Warren Buffett would be the first to describe himself as a capitalist. And yet he has noted many times over the years that market forces have their limitations, and that the government plays a role particularly in addressing inequities that are created by our economy.
a refundable tax credit for low- to moderate-income working individuals and couples, particularly those with children — as a solution. He also proposed a second idea for ending wealth inequality: higher taxes on the very wealthy.’ data-reactid=”18″>Buffett has noted before that there is class warfare out there and that “his class was winning.” He elaborated on that point, offering the earned income tax credit — a refundable tax credit for low- to moderate-income working individuals and couples, particularly those with children — as a solution. He also proposed a second idea for ending wealth inequality: higher taxes on the very wealthy.
“There’s no question that capitalism, as it gets more advanced, will widen the gap between the people that have market skills, whatever that market demands, and others, unless government does something in between [such as] the Earned Income Tax Credit,” Buffett told me. “And I think that’s a proper function.”
How did the gap widen, I was curious?
“If you go back to 1800 and 80% of the people were farmers, and you were the best farmer in Omaha and I was the worst, the difference in our value might be two to one,” he says. “You might be worth twice as much if we’re out there picking corn, or whatever we might be doing or planting.”
But now the gap between the best and ordinary has widened tremendously.
“If you’re in the top 1/10 of 1% in basketball ability, or football ability, or baseball ability, you aren’t worth anything,” Buffett says by way of example. “If you’re in the top 100th of 1%, now you’re worth millions. Sports is an easy example, because we all like to watch them. We don’t want to watch a bunch of guys like you and me play basketball. So that’s where the money is. But that didn’t exist 200 years ago.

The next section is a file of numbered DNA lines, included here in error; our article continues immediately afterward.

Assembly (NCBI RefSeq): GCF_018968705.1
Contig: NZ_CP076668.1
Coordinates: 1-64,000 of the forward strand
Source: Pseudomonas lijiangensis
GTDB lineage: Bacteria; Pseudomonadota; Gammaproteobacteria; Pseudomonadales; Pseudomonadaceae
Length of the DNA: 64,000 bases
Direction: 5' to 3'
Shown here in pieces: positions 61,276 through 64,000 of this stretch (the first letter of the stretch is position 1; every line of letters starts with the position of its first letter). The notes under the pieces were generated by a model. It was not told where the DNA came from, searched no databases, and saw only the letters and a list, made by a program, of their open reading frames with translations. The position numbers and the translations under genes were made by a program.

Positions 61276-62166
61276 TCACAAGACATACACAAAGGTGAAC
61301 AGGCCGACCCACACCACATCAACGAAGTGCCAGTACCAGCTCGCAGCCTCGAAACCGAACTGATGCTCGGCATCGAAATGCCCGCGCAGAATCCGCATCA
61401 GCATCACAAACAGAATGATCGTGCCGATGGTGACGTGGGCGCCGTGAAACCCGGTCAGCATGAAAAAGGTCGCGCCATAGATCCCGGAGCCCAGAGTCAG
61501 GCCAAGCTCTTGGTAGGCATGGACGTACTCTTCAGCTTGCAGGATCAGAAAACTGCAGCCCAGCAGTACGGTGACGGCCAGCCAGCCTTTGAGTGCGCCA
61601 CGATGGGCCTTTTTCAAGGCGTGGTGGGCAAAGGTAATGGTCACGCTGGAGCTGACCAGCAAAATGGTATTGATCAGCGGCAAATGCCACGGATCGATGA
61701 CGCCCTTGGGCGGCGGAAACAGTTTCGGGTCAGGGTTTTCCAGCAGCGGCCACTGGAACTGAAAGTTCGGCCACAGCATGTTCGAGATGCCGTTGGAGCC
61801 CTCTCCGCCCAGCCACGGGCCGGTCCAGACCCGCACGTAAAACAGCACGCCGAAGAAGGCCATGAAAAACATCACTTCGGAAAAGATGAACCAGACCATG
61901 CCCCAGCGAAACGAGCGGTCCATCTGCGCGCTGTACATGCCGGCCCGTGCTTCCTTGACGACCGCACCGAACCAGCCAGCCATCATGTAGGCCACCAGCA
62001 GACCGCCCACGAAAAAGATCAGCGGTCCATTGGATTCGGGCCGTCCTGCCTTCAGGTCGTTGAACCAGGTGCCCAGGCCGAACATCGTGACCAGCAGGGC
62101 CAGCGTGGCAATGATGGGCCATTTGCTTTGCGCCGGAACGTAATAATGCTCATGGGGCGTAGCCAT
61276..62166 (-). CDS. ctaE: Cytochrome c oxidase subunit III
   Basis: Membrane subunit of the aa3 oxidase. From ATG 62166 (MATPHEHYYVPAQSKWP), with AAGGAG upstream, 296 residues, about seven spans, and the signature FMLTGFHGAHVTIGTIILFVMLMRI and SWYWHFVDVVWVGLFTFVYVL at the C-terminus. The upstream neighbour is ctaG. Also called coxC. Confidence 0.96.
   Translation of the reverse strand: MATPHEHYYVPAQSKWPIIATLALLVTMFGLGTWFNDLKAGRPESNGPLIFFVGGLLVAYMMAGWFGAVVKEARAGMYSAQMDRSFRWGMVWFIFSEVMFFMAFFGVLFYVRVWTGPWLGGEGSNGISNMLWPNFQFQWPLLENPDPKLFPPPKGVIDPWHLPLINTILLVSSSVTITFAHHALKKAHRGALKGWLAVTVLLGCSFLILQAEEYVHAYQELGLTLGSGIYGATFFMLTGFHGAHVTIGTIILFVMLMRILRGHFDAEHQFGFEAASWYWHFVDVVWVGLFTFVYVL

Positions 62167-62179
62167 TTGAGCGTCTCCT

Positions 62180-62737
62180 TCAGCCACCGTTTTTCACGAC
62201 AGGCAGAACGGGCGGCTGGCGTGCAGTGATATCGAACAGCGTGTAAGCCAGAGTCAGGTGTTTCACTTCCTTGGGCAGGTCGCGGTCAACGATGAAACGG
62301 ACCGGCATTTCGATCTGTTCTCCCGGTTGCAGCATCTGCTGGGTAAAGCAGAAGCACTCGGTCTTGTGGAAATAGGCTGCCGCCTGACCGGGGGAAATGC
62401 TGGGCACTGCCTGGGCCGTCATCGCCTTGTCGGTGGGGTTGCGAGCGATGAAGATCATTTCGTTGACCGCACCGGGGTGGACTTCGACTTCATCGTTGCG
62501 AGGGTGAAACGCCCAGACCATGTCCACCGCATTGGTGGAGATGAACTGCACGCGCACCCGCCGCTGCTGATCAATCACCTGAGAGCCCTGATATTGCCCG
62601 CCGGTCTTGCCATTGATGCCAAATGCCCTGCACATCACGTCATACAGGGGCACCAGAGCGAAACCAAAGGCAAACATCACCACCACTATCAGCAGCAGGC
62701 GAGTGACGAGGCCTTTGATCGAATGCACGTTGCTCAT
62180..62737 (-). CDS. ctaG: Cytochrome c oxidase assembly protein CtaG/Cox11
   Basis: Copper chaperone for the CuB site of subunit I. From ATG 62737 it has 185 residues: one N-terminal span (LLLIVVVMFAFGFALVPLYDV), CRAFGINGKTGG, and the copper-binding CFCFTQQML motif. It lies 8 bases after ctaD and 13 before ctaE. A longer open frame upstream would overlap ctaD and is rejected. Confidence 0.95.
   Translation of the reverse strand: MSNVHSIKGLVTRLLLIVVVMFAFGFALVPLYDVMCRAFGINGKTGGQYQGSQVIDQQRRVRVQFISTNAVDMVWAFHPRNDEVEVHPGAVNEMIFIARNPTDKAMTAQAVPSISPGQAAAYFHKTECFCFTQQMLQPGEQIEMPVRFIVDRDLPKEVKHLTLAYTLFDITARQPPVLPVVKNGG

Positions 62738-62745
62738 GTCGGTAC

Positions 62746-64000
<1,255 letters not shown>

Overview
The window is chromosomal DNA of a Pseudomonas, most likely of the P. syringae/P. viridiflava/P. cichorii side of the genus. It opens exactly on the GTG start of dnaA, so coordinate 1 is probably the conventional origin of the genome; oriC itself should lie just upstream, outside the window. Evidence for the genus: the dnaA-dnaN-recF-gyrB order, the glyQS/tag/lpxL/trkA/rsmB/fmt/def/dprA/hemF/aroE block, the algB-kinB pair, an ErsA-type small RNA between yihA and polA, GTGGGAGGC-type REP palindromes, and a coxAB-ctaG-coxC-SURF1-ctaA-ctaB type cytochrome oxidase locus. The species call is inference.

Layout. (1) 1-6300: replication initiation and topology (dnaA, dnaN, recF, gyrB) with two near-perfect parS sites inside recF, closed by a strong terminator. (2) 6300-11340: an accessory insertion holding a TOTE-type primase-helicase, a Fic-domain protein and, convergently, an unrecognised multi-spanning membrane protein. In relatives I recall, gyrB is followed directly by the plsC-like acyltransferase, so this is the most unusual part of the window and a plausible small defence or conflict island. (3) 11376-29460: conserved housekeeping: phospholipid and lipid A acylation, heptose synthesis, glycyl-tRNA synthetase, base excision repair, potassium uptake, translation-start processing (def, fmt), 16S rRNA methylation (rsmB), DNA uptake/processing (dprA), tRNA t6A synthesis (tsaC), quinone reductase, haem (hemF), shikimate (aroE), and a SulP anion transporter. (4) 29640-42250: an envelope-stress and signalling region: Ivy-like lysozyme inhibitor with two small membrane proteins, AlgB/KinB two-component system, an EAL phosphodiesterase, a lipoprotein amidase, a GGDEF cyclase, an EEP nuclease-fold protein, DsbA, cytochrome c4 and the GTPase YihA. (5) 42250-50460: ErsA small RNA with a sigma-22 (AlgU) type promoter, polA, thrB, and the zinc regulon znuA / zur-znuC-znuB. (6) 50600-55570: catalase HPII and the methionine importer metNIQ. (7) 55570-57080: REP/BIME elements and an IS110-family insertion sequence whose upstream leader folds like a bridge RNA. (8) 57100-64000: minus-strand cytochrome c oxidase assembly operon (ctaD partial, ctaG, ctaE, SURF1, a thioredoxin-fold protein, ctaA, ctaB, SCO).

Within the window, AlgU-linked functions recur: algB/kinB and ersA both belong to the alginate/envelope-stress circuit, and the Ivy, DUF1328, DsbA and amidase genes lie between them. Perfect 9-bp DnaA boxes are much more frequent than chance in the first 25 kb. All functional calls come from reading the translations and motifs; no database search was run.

“And so you get this pushing of extreme rewards to people who are very, very good at something the market demands. And people demand entertainment. They demand people apparently that arbitrage securities. There’s certain specialties.”
Is there any intent here?
“It isn’t some diabolical plot, or anything,” Buffett said. “And that isn’t because a bunch of people are sitting in a room deciding we’re going to figure out how to take it away from the poor, or anything like that. It’s because of the market system. We want the market system to keep functioning that way, but we don’t want people left behind in a society where you’ve got $60,000 plus of GDP per capita.”
How bad is the divide?
“People on the lower half have been falling behind the gains overall achieved by the country,” Buffett told me. “They aren’t worse off than they were 20 years ago. They’re somewhat better off because of things like an iPhone. I mean, that’s something that’s terribly useful. Everybody gets the benefit of [Internet] search, you know, for nothing, basically. But that’s the ultimate tension. How do you keep a system that produces incredible benefits for everybody?”
But then how do we address that?
“We address it through things like the Earned Income Tax Credit,” he explained. “We address it so that anybody that works 40 hours a week, and has a couple of kids, that they don’t need a second job in the family. They can have a decent life.”
Does that mean increasing the minimum wage?
“It means increasing the Earned Income Tax Credit, because I think that’s a better system,” he added. “What they need is more money in their pocket. Now, you can do more money in the pocket through a minimum wage, but you don’t have as many people working. You need something so they have money in their pocket.”
And then Buffett voiced support for a strategy for filling the wealth gap that makes some of his fellow billionaires unhappy.
“In my view, it requires higher taxes on people who were born into this world with peculiar talents that [make them] marvelously [wealthy today, but] 200 years ago, they would have been out there picking corn with me,” he said.
“This country has the productive capacity to let people like me live extraordinarily well — or sports stars, or entertainment stars, all kinds of good managers — and still make sure that nobody is really left [behind],” he added. “So that two people have to work two jobs, and you’re wondering how you’re going to feed your kids. $7.50 an hour doesn’t do it, and $10 an hour doesn’t do it, but we can do it. We have the resources to do it.”
Now, six weeks after this interview, it’s clear that Americans on the lower strata of our economy will need more help than ever.
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